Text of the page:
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Animal Cruelty Bill Will Send A Strong Signal, MP Says

Fuseworks Media
Fuseworks Media
Simon Bridges
Simon Bridges

Wellington, Feb 2 NZPA - The Government has decided to take over a member's bill to raise the penalty for cruelty to animals, and the MP who drafted it says the decision will send a strong signal that cruelty won't be tolerated.

Tauranga MP Simon Bridges drafted the law change to raise the maximum penalty from three to five years, but as a member's bill it could have taken years to enact.

Its provisions will be put into Agriculture Minister David Carter's Animal Welfare Amendment Bill which he intends introducing to Parliament.

Mr Bridges said National's caucus supported his bill, reflecting the concerns of the communities they represented.

"This is decisive action by National, and means that the issue can be addressed in a timely fashion by our Parliament," he said.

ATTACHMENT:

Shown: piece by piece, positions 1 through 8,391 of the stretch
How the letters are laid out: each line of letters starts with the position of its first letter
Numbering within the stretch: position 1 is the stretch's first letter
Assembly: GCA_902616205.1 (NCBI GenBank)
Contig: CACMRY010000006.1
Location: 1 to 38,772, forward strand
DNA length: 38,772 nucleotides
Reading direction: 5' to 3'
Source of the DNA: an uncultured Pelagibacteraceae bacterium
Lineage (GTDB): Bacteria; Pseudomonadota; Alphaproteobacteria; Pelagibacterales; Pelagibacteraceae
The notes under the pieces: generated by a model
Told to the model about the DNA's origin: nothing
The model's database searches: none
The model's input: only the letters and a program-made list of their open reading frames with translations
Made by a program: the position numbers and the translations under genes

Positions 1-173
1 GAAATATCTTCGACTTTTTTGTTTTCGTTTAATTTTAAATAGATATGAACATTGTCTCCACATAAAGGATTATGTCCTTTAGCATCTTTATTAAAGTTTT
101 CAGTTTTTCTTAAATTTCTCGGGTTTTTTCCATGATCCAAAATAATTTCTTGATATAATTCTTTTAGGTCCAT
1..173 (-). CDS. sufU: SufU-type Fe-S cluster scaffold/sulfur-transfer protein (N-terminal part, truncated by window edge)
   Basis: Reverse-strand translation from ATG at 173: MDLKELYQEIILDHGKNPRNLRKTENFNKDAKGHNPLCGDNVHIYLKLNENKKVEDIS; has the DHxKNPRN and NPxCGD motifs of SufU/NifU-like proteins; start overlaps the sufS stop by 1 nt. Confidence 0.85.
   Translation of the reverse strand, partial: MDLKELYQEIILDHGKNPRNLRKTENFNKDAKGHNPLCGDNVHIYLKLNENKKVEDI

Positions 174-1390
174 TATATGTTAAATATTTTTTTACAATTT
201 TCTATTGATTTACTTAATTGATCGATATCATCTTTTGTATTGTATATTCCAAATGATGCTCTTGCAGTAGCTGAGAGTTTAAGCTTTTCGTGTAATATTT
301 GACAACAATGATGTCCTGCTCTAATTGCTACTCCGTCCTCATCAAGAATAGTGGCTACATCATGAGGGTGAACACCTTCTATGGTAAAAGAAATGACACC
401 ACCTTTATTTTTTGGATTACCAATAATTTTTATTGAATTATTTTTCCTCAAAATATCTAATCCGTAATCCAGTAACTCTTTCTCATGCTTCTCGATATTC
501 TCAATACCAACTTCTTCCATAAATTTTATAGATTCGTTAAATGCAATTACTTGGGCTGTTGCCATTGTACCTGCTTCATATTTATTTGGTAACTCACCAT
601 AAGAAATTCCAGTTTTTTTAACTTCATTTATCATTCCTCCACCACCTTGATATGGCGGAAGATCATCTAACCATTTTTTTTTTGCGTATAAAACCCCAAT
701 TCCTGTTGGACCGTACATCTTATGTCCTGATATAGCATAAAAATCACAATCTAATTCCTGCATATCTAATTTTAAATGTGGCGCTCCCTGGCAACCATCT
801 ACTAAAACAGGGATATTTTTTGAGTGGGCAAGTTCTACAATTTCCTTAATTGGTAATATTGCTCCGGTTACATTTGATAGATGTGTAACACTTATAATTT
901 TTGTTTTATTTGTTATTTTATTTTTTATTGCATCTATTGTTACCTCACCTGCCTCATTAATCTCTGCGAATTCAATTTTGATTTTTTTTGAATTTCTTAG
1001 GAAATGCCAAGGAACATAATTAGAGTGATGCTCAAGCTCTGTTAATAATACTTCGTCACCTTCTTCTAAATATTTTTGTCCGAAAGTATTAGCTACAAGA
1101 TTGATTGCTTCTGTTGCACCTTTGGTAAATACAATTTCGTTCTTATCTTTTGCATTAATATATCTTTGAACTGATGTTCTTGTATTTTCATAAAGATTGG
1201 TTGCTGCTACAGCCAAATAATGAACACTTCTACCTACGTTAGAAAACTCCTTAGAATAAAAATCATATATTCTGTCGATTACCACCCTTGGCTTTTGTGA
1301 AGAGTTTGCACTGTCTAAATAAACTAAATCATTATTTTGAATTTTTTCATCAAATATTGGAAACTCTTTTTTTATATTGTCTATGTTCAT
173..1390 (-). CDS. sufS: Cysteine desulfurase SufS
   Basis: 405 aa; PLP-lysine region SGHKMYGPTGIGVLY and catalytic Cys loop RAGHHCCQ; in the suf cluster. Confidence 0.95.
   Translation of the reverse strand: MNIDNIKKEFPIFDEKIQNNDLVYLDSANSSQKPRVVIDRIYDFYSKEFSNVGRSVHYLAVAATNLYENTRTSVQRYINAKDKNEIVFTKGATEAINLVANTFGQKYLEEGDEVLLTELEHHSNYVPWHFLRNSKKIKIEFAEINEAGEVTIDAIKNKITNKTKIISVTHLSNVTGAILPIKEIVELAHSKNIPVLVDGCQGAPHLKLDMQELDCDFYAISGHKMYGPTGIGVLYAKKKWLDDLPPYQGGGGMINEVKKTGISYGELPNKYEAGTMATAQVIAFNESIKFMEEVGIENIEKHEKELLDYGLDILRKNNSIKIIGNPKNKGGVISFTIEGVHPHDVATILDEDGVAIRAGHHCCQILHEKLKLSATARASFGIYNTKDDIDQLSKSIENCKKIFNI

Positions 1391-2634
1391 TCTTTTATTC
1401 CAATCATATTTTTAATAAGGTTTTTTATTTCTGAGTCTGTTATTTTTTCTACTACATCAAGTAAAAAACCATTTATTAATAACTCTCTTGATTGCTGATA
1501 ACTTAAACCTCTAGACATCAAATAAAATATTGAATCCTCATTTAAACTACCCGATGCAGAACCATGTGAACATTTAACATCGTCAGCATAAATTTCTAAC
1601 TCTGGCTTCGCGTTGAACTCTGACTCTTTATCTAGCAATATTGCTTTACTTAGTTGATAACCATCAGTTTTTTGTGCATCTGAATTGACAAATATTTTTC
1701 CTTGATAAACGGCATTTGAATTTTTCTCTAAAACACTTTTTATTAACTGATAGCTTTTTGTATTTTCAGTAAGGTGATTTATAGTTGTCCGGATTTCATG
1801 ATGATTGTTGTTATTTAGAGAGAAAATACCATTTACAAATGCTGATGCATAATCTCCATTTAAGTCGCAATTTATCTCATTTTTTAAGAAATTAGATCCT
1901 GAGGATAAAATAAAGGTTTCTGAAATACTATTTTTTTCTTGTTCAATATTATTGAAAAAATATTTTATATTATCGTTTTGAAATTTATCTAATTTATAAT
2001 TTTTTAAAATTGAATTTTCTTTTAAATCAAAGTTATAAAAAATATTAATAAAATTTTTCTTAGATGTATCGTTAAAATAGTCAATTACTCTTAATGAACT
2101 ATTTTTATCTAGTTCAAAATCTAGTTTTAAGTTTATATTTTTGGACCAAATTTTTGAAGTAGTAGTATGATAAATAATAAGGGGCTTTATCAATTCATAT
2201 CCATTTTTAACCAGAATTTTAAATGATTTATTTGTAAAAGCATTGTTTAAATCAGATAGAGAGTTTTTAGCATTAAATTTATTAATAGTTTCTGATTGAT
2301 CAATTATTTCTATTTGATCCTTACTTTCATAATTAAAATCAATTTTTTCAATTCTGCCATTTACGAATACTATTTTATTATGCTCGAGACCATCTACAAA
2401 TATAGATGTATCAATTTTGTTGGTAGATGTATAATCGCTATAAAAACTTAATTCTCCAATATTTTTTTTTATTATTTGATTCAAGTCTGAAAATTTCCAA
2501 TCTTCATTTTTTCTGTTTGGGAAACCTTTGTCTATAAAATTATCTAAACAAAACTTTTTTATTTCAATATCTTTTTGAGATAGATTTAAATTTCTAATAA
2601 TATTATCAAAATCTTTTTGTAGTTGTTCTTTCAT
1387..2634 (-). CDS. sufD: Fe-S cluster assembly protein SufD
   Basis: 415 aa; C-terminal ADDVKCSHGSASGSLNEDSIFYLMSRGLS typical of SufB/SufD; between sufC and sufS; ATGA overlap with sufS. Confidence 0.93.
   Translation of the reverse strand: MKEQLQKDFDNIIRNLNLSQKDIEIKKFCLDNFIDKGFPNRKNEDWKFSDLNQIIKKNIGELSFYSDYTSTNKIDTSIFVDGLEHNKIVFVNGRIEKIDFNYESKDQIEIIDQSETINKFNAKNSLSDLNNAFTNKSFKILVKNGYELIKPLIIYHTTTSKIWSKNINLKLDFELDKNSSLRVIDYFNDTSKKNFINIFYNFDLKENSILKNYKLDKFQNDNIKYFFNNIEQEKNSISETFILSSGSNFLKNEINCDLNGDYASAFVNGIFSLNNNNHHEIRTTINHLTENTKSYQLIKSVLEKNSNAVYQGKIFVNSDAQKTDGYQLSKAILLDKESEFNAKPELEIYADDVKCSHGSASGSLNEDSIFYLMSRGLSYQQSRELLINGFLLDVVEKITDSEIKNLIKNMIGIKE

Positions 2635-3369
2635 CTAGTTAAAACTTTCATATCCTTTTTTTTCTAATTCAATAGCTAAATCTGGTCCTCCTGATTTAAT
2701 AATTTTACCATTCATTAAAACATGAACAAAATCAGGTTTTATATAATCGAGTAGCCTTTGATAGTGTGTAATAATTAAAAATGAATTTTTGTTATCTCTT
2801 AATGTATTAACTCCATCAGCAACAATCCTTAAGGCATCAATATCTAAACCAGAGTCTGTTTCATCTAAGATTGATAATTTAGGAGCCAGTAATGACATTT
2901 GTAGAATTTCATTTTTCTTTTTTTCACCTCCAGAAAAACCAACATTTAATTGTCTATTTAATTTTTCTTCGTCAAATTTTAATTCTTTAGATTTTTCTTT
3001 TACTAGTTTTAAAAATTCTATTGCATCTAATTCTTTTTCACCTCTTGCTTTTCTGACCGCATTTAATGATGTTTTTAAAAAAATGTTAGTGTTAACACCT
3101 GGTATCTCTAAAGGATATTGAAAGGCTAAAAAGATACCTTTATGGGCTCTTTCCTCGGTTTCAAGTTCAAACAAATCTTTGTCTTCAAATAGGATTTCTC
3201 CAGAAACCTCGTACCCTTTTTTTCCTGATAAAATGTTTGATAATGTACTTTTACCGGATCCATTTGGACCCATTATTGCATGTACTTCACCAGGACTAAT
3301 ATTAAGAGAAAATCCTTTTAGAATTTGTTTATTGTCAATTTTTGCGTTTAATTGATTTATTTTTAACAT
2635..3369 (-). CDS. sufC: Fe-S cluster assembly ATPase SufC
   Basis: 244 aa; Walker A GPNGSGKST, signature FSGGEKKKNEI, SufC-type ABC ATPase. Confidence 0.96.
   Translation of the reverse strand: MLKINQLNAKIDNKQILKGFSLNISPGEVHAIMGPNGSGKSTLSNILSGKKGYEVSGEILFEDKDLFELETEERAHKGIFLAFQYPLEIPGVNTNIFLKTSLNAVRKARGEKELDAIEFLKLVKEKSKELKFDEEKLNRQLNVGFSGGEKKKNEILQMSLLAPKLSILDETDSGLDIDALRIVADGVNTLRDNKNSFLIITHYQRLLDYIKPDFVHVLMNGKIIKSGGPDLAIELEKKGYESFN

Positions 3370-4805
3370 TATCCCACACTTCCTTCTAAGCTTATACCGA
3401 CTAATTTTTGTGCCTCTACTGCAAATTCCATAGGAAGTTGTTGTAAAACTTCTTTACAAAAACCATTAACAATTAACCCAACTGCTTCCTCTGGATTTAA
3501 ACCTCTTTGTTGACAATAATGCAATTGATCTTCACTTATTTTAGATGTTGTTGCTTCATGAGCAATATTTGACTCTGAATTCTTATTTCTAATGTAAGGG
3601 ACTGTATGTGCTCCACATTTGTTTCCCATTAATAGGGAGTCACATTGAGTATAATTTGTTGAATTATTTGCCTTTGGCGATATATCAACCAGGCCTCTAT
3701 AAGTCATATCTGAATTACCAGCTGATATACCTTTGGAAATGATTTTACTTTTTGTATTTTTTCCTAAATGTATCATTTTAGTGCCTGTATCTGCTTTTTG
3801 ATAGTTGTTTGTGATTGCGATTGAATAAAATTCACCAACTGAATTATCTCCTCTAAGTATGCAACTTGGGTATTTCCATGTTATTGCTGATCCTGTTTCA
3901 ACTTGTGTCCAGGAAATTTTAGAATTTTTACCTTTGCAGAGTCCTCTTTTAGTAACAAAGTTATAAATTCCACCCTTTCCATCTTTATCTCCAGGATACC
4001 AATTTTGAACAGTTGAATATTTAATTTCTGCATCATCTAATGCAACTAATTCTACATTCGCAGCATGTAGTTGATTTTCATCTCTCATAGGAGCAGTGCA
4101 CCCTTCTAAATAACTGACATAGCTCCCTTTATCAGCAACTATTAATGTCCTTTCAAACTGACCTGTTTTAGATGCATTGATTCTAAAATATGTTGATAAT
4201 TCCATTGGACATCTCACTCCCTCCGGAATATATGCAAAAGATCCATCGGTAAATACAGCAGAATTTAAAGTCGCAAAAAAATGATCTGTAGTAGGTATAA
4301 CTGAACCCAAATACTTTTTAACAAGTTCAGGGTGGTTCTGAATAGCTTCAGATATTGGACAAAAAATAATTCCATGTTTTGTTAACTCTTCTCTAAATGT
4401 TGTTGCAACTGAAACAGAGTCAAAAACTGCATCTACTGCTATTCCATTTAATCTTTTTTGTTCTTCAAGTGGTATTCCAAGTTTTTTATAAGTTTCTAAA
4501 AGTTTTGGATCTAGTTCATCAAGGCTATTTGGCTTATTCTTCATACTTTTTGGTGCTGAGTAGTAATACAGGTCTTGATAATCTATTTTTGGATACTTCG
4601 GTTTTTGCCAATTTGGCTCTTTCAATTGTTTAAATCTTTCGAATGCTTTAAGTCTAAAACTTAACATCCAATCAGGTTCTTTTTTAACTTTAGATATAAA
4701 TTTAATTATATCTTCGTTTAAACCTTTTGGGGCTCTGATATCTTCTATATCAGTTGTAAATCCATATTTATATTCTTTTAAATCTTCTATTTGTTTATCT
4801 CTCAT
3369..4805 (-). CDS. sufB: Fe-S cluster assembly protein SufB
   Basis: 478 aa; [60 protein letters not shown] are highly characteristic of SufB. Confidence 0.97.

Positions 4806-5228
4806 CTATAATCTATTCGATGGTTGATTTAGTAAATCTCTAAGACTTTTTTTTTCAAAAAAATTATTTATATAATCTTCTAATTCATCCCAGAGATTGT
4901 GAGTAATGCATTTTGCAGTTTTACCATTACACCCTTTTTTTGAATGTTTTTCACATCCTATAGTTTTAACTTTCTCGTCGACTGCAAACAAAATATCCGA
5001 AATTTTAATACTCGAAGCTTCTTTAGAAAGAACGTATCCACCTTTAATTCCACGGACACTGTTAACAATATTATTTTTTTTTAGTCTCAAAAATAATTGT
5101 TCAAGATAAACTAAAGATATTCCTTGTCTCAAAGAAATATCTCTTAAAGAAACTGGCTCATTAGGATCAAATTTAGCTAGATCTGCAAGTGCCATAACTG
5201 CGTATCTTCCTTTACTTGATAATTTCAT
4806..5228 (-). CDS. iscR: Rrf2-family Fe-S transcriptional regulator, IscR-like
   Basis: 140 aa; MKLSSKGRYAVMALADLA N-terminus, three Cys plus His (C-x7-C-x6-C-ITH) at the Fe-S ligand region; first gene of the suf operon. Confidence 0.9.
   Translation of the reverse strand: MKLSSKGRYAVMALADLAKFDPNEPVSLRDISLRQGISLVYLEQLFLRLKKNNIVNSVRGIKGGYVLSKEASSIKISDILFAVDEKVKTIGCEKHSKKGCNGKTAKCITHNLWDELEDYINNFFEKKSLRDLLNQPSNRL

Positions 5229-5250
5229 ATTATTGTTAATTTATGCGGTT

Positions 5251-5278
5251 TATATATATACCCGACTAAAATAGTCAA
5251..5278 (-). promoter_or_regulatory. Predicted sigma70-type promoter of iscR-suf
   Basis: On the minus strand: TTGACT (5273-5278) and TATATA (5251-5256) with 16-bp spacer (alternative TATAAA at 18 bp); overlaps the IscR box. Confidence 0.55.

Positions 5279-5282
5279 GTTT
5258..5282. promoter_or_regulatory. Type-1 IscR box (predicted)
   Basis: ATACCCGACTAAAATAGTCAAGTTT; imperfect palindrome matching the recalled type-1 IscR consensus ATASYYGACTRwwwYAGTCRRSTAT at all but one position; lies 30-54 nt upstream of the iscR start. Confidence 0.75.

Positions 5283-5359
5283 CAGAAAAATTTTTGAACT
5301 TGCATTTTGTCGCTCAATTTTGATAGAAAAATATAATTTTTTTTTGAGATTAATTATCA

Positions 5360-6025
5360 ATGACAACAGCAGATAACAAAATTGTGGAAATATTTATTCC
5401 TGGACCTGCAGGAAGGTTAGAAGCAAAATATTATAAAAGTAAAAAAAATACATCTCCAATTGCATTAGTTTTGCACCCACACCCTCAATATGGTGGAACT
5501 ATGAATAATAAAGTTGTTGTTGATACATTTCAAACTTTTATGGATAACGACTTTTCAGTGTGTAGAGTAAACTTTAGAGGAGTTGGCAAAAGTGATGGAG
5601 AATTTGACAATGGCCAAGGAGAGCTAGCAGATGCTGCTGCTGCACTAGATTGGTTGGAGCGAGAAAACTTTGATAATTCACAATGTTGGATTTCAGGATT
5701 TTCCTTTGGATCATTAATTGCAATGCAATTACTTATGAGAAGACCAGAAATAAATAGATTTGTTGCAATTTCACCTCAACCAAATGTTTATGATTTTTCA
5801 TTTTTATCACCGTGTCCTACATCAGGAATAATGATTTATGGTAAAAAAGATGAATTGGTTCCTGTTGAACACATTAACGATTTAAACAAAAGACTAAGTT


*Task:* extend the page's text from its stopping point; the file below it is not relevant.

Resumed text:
Green Party MP Sue Kedgley called on Mr Carter to widen the bill so it covered all forms of animal abuse, including keeping pigs and hens in cages.

"If the National Party is serious about reducing animal abuse in New Zealand, it has got to do more than just increase jail sentences from three to five years," she said.

"It has got to improve the system for monitoring and prosecuting people who abuse animals and look at issues of rehabilitation and education."

Ms Kedgley said the bill should address the problem of millions of animals in New Zealand being abused each year by being kept in cages for all of their lives.

"We can't just increase penalties for individual acts of cruelty to animals, and turn a blind eye to the suffering of millions of animals such as pigs and hens that are kept in cages."

Mr Carter said adopting Mr Bridges' bill would complement a range of work the Government was doing on animal welfare.

"Increasing incidences of animal cruelty are horrifying many New Zealanders and the National Government wants to see stronger measures in place to deal with this issue," he said.

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